But the number of such active unions is around 350 now.
Around 350 unions for more than 4,500 active garment factories are too scanty, said Amin, who led union leaders in the negation of wage structure. The factory managements also do not encourage formation of unions, he said.
So the cordial industrial relations which were supposed to be in place had not established in the sector even after 40 years of the beginning of the garment trade, he added. Currently, the number of federations of unions in the garment sector is 60.
In almost every factory, the elected participation committees are present for the sake of compliance, he said. In most of the cases those participation committees are inactive and only exist on papers under the pressure from buyers, he said.
“The government and International Labour Organisation have recently been advocating for social dialogues for resolving the conflicts in the sector. But still I believe there is no alternative to trade unions in lowering the conflicts,” he said, adding, “Healthy practice of trade unionism can resolve 90 percent conflicts.”[5]

Amirul Haque has also expressed his satisfaction with the present deal that workers still bitterly oppose;

Amirul Haque Amin, president of the National Garment Workers Federation, said, “We welcome the revision and the new wage structure.” He was speaking on behalf of the trade union leaders who are on the tripartite committee. But various workers’ groups have at different times expressed a sharp divergence between their views and those representing them in the committee. Indeed, that now stands out as one of the key problems in these negotiations. And probably why, despite the assurances from Amirul Haque, the unrest could not definitively be said to have died down.[6]

Similar sentiments were expressed by another union leader present at the wage negotiations;

Babul Akhter, a union leader present at the meeting, said the deal should appease striking workers. “They should not reject it, and peacefully return to work,” he said.[7]

Amirul Haque has for decades been leader of the National Garment Workers Federation. Allied to UK charity War On Want, the NGWF has always functioned more as a lobbyist and aid group for workers rather than a workplace union. He has increasingly also become integrated into the arena of industrial relations as a workers representative on the government wage board and similar bodies and consultations. As a moderate reformer he walks a thin line; somewhat protected by the prestige, funding and political influence of War On Want it puts him in a gilded cage. As long as he remains moderate in his demands and approves the occasional crumbs thrown to workers he is secure. But, in a situation where such reformism delivers so little to workers, he is in constant danger of being seen as a token stooge of bosses and state. He is a leading veteran representative ‘on behalf of’ garment workers but, like other similar ‘leaders’ has little influence over the militant struggles of self-organised workers.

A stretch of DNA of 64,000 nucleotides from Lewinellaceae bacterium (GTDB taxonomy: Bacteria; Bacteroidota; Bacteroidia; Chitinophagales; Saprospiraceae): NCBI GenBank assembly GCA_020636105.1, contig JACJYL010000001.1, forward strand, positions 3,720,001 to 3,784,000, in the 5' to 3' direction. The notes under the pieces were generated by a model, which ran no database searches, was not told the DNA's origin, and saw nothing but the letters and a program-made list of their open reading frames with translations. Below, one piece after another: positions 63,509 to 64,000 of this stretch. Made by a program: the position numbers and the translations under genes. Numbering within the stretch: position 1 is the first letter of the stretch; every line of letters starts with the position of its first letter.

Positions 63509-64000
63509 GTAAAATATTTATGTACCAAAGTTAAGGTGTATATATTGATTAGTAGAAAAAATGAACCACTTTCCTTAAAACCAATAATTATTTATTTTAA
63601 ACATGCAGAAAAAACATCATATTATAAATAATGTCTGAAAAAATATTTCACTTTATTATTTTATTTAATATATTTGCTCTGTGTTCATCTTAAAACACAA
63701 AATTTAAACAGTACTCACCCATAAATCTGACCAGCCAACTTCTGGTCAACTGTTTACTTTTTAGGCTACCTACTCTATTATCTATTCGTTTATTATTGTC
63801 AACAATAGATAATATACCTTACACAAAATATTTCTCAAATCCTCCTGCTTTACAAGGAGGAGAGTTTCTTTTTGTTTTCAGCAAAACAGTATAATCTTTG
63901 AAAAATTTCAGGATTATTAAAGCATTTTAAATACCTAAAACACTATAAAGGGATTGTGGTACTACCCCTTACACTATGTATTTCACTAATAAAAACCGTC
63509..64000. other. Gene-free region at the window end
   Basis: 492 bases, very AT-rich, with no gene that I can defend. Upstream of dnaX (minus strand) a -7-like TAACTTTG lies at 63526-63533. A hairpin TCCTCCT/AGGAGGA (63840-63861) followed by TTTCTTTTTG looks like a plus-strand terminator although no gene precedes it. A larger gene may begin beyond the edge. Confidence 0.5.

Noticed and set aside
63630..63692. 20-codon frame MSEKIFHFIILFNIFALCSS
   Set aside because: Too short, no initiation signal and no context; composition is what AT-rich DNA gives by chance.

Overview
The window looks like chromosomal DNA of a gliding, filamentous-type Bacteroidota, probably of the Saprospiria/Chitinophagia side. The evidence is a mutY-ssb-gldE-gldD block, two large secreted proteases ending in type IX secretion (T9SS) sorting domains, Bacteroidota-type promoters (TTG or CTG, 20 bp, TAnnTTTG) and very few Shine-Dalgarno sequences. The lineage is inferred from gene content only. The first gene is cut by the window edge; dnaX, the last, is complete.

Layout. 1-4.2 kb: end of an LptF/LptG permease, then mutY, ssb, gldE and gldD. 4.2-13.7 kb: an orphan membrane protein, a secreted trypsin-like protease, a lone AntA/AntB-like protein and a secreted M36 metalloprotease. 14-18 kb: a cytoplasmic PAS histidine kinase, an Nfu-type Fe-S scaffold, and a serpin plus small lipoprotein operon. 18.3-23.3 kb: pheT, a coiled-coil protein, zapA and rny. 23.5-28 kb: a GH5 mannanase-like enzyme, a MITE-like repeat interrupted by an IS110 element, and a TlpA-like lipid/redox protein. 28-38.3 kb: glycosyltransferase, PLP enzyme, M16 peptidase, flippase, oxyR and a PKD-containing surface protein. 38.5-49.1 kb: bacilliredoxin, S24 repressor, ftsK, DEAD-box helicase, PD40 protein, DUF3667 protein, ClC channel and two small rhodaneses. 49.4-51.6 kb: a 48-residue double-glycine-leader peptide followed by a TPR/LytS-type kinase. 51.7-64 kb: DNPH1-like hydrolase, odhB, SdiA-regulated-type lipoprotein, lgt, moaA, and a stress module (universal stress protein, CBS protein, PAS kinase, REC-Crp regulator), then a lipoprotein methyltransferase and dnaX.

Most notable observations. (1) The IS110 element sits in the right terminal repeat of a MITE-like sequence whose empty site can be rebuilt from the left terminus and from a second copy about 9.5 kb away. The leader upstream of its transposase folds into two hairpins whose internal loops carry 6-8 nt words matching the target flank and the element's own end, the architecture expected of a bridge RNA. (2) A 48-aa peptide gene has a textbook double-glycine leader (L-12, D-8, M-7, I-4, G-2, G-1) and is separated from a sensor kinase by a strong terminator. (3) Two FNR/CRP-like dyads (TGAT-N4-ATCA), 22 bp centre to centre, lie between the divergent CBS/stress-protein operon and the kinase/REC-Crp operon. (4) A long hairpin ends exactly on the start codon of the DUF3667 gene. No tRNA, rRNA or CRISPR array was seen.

But these groups operate in a very different context than Western union bureaucracies. Even for relative moderates union and rank’n’file workplace organising can be a dangerous business in Bangladesh, leading to brutality, employer blacklisting, arrest and occasional police murders[8].

It’s surprising that for the 40 years of the industry’s existence the bosses have resisted accommodating workplace unionism as a means of institutionalising, mediating and controlling struggles[9]; instead they have chosen brute repression every time. They have got very rich off it too, which largely explains their stubbornness. Yet all historical evidence from diverse countries suggests that an institutionalised union presence would be an effective way to control to some degree workplace militancy and that modest concessions that would barely touch profits would improve productivity and reduce strikes considerably. Perhaps the bosses, who know that the present union leaders have tiny memberships and little influence over starting or stopping strikes, consider them not worth dealing with as they can’t deliver an obedient workforce. Perhaps they also fear that to concede to union representation would be seen as a weakness by an already militant workforce and would open the floodgates to greater militancy. It may, though, primarily be that the pigheaded bosses just can’t think historically or strategically in their own long-term interests or the interests of wider social stability.